Shortly after last week's vote on the Republicans' health care plan, Rep. Mario Diaz-Balart (R-Fla.) said
, "Is this bill good? No, I don't like it."Diaz-Balart, however, voted for
the legislation he doesn't like.Over the weekend, Rep. Justin Amash (R-Mich.), reflecting on the same bill, conceded
, "This is not the bill we promised the American people." Amash voted for it
, too.And on the other end of Pennsylvania Avenue, Donald Trump hailed
the GOP legislation as "a great plan," which was "very, very incredibly well-crafted," and which the Senate should pass right away. At the same time, the White House is telling Congress to fix the badly flawed legislation the president is so excited about. Politico reports
The Trump administration ratcheted up the pressure on Senate Republicans on Sunday to solve the policy problems in the House of Representatives' bill repealing Obamacare, urging the upper chamber to improve the bill even while defending its most controversial elements. [...]"The bill that passed out of the House is most likely not going to be the bill that is put in front of the president," Mick Mulvaney, head of the Office of Management and Budget, said Sunday.
A separate Politico report
added the other day that inside the White House, senior administration officials say no one "really loves the legislation," and Trump himself "has expressed misgivings."Hmm. Voters hate the bill. So do Democrats. So do
hospitals, doctors, nurses, insurers, and many consumer groups. House Republicans who voted for it say they don't really like the legislation; Senate Republicans intend to largely ignore it; and Team Trump believes the proposal is so badly flawed, the White House is urging lawmakers to fix it.Given all of this, it's worth pausing to ask why in the world 217 GOP lawmakers voluntarily agreed to pass a monstrosity that no one likes.There are three key angles to keep in mind. The first is that Republicans felt an overwhelming urge to pass something
, even if the bill was obscene, even if the plan wouldn't work, even if the party was breaking many of its own promises, even if no one could honestly defend the proposal on the merits.GOP officials decided they had a box that needed checking, and that mattered more than responsible legislating or protecting Americans' interests.Second, don't underestimate the power of politicians trying to avoid blame. The question hanging over House Republicans in recent weeks wasn't, "What's the best health care policy for the public?" but rather, "Who'll be held responsible if we end up doing nothing?"By passing a bill even they didn't like, GOP lawmakers shifted the burden to the Senate for a while, and I lost count of how many House Republicans said that would make them feel better.And third, let's not forget that congressional Republicans have an unnatural fondness for tax breaks that benefit the wealthy -- and at its core, that's precisely what the American Health Care Act is, The legislation slashes health care benefits and then redistributes the money to the rich in the form of massive tax cuts.Writing in the New York Times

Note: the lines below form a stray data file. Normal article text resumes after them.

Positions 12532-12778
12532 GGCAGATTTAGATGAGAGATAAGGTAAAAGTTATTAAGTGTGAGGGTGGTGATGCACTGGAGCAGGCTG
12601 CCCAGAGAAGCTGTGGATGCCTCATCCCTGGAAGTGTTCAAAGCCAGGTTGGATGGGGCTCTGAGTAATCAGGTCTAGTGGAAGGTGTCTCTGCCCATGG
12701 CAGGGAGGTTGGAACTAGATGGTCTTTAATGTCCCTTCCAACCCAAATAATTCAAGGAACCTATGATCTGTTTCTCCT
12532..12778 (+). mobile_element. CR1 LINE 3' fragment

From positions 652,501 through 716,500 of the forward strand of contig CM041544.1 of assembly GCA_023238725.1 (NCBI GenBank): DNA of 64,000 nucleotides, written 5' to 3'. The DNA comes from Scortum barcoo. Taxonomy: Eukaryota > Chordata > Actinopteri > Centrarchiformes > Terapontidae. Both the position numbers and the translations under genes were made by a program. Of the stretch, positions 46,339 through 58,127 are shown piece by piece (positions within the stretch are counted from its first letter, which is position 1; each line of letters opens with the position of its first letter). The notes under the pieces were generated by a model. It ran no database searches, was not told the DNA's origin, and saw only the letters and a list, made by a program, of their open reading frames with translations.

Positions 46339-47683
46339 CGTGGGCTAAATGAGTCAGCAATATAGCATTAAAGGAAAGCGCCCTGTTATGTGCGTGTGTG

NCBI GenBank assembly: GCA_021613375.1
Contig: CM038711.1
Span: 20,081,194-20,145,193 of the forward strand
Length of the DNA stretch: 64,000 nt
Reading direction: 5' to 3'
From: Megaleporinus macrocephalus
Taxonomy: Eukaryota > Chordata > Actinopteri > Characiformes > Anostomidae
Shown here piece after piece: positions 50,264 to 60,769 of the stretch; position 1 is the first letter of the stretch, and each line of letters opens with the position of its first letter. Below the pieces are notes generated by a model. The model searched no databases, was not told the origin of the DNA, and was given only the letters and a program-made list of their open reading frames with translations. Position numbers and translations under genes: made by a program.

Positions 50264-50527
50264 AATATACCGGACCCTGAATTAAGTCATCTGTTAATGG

over the weekend, Reason magazine's Peter Suderman, a frequent critic of the Affordable Care Act, explained
the dynamic very well:
It's difficult to understand ... if you think they were passing a health care bill. It makes more sense when you realize that isn't what they were doing at all. They were passing a tax cut -- one intended to pave the way for more tax cuts.The flaws of the bill, then, can be understood as a symptom of the flaws of the Republican Party, which has for decades maintained a myopic focus on tax cuts at the expense of nearly all else. Too often, it is a party of people who seem to confuse governing with cutting taxes.
Why would Republicans support unpopular legislation even they don't like? We shouldn't expect GOP lawmakers to acknowledge their motivations, but just outside the spotlight, their reasons aren't hiding especially well.